New reasons and new ways to prepare the prenatal environment
An overview of the “Primal Health Research Data Bank” will convince anyone that our health is to a great extent shaped in the womb. We have now compiled hundreds of studies detecting correlations between states of health in adulthood, adolescence or childhood and situations when the mother was pregnant. At the very time when such hard data are now available, other scientific disciplines confirm the paramount significance of the prenatal environment. For example, the conventional ways of separating and contrasting genetic and environmental factors in the genesis of states of health, behaviours, and personality traits are obsolete. When contrasting these two groups of factors it was commonplace, until recently, to refer only to the post-birth environment. Today we are in a position to understand that the expression of our genes is to a certain extent influenced by early experiences, particularly during fetal life.
Such an accumulation of data has enormous implications. In terms of public health, it appears that nothing today is more important than the health and well-being of pregnant women. In terms of research, nothing is more important than the study of factors influencing fetal growth and fetal development. From a practical perspective, there are new reasons to prepare the intrauterine environment in an optimal manner.
The age of medicalized prenatal care
The intrauterine environment has always been closely influenced by the lifestyle of the mother-to-be in the framework of the family and the community. We must add that, at a time when the different stages of human reproductive life are more or less controlled by a great diversity of health professionals, these health professionals can likewise influence the prenatal environment. They can undoubtedly affect the emotional states of pregnant women. These health care providers may create a ‘nocebo effect’(1) when the only objective of prenatal visits is to screen for pathological conditions and abnormalities. Thus each visit becomes an opportunity to recall, overtly or covertly, all the risks associated with pregnancy and childbirth. However, health professionals can also have a positive effect. I will always remember the joyful faces of pregnant women at the end of singing sessions in the Pithiviers hospital during the 1970s and 1980s.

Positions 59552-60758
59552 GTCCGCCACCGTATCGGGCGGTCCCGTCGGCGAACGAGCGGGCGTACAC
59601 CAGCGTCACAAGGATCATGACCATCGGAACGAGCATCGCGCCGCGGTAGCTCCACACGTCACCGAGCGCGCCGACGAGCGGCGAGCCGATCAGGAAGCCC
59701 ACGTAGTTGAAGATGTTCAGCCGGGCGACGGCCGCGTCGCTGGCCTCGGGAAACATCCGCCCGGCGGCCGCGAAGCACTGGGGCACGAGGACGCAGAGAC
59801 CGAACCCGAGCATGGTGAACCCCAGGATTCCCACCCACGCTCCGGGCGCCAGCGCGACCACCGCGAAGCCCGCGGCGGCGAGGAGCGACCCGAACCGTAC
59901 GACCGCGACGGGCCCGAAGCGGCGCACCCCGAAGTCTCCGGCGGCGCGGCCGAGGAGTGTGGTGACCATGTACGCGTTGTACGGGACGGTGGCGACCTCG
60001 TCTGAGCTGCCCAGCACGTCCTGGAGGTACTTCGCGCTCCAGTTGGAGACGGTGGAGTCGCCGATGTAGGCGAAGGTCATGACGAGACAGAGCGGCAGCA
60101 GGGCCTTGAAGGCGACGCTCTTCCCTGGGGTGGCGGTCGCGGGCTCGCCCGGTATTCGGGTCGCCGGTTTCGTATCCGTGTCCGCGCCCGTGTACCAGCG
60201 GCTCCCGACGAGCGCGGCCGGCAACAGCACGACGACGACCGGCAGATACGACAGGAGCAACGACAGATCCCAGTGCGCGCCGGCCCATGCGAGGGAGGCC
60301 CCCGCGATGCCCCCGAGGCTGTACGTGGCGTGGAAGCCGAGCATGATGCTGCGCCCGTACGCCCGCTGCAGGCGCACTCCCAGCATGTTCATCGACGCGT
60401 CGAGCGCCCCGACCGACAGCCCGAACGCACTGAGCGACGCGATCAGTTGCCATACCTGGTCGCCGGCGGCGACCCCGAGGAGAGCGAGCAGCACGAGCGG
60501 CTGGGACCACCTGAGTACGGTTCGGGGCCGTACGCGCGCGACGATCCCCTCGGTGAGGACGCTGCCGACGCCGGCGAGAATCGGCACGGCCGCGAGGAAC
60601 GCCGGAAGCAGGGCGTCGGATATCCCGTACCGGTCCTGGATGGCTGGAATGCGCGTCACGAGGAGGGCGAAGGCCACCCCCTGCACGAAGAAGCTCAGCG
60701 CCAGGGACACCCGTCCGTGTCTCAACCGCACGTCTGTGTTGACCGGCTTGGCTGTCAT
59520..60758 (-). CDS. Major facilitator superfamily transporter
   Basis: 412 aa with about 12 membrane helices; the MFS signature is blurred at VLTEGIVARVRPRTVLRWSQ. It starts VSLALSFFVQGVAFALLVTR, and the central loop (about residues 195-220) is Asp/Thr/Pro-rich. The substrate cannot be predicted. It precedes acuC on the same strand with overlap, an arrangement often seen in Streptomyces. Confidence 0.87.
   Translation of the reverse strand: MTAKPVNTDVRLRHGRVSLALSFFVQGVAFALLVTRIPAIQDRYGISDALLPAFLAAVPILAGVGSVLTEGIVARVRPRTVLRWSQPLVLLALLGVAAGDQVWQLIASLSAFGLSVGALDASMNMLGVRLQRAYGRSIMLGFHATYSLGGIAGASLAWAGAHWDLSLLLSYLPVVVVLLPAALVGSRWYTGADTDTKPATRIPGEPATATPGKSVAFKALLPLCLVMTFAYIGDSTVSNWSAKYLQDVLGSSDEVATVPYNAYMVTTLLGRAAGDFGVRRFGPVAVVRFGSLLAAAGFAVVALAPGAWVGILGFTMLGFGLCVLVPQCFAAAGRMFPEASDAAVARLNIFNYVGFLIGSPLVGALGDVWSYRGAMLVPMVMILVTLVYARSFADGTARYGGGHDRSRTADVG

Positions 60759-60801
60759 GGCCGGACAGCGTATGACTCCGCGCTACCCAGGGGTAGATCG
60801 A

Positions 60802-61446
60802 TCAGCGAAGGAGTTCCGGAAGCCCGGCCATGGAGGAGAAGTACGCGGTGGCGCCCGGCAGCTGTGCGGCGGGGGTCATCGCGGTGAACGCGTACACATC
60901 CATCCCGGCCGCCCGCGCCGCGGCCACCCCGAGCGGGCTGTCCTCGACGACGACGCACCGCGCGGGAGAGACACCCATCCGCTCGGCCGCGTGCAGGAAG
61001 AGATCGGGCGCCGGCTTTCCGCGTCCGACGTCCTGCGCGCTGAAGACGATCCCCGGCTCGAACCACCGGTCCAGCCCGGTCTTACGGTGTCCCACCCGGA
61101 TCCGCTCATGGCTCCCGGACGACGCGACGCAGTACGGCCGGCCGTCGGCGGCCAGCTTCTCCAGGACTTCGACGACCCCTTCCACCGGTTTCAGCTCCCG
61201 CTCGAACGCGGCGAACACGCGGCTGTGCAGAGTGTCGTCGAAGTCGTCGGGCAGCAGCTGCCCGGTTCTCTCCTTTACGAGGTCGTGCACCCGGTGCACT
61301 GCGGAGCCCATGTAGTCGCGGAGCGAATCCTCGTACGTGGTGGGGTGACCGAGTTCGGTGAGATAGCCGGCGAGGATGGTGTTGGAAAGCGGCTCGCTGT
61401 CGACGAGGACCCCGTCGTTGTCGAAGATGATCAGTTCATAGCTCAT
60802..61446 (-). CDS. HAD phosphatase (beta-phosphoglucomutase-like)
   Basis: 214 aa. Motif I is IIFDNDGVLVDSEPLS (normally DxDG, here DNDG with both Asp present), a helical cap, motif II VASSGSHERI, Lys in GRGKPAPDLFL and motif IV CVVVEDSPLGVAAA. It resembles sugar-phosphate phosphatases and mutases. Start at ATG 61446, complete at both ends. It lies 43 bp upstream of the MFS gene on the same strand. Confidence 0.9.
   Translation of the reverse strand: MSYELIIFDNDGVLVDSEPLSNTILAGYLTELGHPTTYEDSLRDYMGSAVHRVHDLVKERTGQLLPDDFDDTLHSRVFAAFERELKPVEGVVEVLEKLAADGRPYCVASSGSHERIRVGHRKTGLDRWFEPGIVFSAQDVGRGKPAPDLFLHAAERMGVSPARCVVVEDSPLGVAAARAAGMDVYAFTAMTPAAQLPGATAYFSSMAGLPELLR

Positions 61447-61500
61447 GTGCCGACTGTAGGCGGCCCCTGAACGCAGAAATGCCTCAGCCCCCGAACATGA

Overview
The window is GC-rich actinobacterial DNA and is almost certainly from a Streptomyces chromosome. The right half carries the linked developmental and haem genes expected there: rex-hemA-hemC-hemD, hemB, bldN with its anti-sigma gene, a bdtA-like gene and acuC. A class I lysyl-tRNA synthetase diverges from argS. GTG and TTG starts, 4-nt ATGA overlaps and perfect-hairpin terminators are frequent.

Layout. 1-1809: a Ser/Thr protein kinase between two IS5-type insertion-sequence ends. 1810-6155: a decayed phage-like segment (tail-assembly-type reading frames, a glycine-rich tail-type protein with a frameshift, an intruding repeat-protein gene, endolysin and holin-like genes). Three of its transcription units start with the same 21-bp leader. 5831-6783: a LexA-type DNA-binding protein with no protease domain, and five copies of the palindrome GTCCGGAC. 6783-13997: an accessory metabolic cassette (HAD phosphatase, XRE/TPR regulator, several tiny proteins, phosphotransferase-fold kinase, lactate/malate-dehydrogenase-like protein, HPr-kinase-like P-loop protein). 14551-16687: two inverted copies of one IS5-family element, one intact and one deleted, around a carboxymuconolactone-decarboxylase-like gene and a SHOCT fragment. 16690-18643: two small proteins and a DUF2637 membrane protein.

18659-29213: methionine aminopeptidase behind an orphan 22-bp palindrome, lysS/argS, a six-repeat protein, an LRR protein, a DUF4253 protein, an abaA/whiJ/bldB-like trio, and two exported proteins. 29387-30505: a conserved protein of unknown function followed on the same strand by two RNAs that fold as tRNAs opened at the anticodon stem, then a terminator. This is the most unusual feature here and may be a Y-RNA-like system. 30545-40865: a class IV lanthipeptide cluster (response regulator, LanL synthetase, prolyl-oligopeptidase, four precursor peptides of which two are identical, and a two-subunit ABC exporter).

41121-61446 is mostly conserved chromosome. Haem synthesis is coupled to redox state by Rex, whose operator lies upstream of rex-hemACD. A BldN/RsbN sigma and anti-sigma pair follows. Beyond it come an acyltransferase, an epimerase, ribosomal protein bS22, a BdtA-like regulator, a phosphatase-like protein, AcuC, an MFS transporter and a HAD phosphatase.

Furthermore, we must also take into account how the nutritional advice of health professionals can influence fetal life. In the early 1990s, in a London hospital, we encouraged 500 pregnant women at random to eat sea fish. There were theoretical reasons to anticipate a reduction in the incidence of preterm births and low weight newborn babies. In fact, the only statistically-significant effect we could detect in the perinatal period—compared with a control group of 500 women—was an increased average head circumference (a marker of brain size).(2) This study has been recently replicated and enlarged in another British hospital with similar results (not yet published).
Meanwhile S Olsen and NJ Secher, in Denmark, explored the relationship between seafood intake in pregnancy and the risk of preterm birth and low birth weight by interviewing 8,729 pregnant women about their dietary habits.(3) The occurrence of preterm delivery differed significantly across four groups of seafood intake, falling progressively from 7.1% in the group never consuming fish to 1.9% in the group consuming fish on a regular basis. I was given the opportunity to interpret the apparent contradictions between the results of our studies and the results of the Danish studies.(4,5) The Danish researchers , to a great extent, assessed dietary habits that preceded the beginning of pregnancy. It is probable that dietary recommendations in antenatal clinics occur too late to have detectable effects in the perinatal period. Ideally, we should address the importance of nutrition before the conception of the baby, as a way to prepare the intrauterine environment. The importance of the timing is already well understood regarding the usual recommendation to take folic acid supplements to reduce the risks of neural tube defects. The most effective way to influence the prenatal environment is to prepare it intentionally.
The age of man-made fat-soluble chemicals